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Reference

EEPROM Library

EEPROM allows you to permanently store small amounts of data, which is very useful for saving settings, collecting small data sets, or any other use where you need to retain data even if the power is turned off.

Download: EEPROM is included with Arduino

Hardware Requirements

All Teensy boards have EEPROM memory build inside the chip. No extra hardware is required. The demo program reads an analog voltage and stores it into EEPROM, so a trim pot was connected to analog input A0.

Each Teensy has a different amount of EEPROM memory available.

BoardEEPROM Size
Teensy 1.0512 bytes
Teensy 2.01024 bytes
Teensy 3.02048 bytes
Teensy++ 1.02048 bytes
Teensy++ 2.04096 bytes

On Teensy 3.0, the EEPROM data is erased when you upload a new program.

Basic Usage

EEPROM.read(address)

Read a byte (0 to 255) from the EEPROM. Address is the location within the EEPROM.

EEPROM.write(address, data)

Write a byte (0 to 255) to the EEPROM. Address is the location to store the byte, and data is the number to store.

Address can range from 0 to the EEPROM size minus 1. For a Teensy 2.0, Address can be 0 to 1023, for a total of 1024 unique bytes that can be stored in the EEPROM.

Example Program

The examples can be opened from the File -> Examples -> EEPROM menu.

The Write example was run while slowly turning the trim pot counter clockwise, where it wrote decreasing numbers into the EEPROM. Then the Read example was run, producing this output:

/* EEPROM Read
 *
 * Reads the value of each byte of the EEPROM and prints it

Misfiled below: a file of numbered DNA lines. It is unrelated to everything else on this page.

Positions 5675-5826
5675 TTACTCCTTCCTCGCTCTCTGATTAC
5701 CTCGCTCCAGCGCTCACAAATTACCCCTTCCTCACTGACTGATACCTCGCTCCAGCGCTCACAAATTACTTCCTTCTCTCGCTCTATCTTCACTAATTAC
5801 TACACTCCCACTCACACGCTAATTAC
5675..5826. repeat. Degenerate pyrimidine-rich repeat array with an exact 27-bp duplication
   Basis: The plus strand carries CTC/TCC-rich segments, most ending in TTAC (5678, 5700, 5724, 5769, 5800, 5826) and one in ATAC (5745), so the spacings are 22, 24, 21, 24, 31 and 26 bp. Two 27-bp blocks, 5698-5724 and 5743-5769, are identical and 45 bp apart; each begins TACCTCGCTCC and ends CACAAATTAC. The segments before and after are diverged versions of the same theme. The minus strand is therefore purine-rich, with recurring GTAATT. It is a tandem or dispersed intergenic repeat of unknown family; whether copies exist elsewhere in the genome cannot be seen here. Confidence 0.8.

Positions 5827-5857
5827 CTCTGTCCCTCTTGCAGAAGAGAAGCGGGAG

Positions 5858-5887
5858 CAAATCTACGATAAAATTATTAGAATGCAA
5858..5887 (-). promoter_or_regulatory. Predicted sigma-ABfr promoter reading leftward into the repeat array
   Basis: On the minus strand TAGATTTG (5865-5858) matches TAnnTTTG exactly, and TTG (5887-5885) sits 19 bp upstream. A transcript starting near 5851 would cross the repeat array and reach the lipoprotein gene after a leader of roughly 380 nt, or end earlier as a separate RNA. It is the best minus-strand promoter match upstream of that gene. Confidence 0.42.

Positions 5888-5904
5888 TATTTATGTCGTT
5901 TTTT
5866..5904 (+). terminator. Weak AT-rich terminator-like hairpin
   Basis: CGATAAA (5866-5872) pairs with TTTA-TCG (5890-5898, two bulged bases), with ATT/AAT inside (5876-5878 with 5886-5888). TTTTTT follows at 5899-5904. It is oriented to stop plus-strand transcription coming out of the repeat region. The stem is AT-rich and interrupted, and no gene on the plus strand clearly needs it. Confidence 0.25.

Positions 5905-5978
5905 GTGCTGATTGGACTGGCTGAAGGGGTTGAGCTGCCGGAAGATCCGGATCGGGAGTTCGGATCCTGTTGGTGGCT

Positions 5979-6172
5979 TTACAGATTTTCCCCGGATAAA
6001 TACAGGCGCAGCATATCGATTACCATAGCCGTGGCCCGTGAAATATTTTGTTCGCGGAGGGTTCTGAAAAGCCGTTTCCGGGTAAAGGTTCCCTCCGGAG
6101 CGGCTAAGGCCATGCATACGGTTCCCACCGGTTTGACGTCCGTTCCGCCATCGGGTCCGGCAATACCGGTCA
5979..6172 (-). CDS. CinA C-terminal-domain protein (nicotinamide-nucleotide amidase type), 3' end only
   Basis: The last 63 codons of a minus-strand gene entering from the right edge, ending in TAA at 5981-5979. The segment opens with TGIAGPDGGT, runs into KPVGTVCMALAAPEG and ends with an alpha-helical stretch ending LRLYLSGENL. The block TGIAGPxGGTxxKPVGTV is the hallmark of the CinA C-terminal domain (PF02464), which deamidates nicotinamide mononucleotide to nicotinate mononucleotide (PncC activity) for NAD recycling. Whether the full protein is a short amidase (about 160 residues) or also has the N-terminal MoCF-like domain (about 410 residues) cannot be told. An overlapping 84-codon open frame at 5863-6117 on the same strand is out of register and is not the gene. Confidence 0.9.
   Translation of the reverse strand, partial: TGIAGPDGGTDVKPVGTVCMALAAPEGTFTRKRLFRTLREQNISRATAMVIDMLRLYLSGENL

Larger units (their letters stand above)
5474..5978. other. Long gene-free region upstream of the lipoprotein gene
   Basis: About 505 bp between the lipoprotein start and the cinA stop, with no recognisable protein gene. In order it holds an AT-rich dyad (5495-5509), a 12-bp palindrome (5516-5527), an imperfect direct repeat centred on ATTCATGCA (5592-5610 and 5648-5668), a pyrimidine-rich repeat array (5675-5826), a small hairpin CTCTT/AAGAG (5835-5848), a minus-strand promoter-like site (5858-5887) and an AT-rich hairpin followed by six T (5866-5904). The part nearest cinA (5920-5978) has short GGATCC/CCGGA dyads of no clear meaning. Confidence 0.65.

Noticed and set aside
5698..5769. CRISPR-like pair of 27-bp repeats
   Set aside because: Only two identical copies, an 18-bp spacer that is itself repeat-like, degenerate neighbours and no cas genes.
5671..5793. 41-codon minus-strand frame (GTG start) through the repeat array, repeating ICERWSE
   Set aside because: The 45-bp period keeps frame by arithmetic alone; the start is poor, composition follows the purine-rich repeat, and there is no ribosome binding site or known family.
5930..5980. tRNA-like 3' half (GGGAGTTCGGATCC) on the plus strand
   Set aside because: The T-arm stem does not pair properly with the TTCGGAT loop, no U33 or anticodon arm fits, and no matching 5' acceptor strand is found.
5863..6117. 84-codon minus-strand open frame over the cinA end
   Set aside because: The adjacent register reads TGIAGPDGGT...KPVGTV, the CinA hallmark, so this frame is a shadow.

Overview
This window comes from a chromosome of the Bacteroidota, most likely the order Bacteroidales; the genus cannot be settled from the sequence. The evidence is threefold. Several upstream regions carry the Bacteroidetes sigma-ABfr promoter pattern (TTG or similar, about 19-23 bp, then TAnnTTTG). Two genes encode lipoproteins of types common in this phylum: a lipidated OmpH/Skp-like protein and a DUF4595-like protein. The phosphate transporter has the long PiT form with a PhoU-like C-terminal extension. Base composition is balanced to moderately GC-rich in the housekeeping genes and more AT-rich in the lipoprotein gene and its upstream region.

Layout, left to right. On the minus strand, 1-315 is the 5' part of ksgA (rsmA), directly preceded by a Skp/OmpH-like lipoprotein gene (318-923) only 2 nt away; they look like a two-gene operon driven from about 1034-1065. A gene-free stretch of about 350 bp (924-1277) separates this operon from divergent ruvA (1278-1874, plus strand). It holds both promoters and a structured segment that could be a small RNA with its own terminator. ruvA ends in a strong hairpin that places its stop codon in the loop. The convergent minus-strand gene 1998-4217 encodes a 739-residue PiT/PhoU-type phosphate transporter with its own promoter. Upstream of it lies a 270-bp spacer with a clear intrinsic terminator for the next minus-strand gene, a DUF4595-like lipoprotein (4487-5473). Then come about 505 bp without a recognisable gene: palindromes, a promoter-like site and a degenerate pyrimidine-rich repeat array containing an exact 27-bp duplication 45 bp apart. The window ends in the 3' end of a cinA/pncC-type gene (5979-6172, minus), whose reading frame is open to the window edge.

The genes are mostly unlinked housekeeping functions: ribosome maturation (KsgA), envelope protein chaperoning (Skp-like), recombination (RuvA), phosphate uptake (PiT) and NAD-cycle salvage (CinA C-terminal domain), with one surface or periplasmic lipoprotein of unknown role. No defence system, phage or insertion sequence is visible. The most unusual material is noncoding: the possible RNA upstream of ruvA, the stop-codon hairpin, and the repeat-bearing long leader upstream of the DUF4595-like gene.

* to the computer.
 */

#include <EEPROM.h>

// start reading from the first byte (address 0) of the EEPROM
int address = 0;
byte value;

void setup()
{
  Serial.begin(9600);
}

void loop()
{
  // read a byte from the current address of the EEPROM
  value = EEPROM.read(address);
  
  Serial.print(address);
  Serial.print("\t");
  Serial.print(value, DEC);
  Serial.println();
  
  // advance to the next address of the EEPROM
  address = address + 1;
  
  // there are only 512 bytes of EEPROM, from 0 to 511, so if we're
  // on address 512, wrap around to address 0
  if (address == 512)
    address = 0;
  // Teensy 1.0 has 512 bytes
  // Teensy 2.0 has 1024 bytes
  // Teensy++ 1.0 has 2048 bytes
  // Teensy++ 2.0 has 4096 bytes
    
  delay(500);
}

EEPROM Write Endurance

The EEPROM is specified with a write endurance of 100,000 cycles. Each time you write, the memory is stressed, and eventually it will become less reliable. It's guaranteed to work for at least 100,000 writes, and will very likely work for many more. Normally this limit is not an issue if you write to the EEPROM infrequently.

The 100,000 writes apply to each address separately. For example, if you write to address 0 many times, only that address has been stressed. Address 1, 2, 3, etc would not be stressed by writing to address 0. If you do write data quickly, you can prolong the life of the EEPROM by cycling through all addresses in sequence.

Reading does not stress the EEPROM. Only writes count for the write endurance.

More Details

Please refer to the official EEPROM library documentation for more details.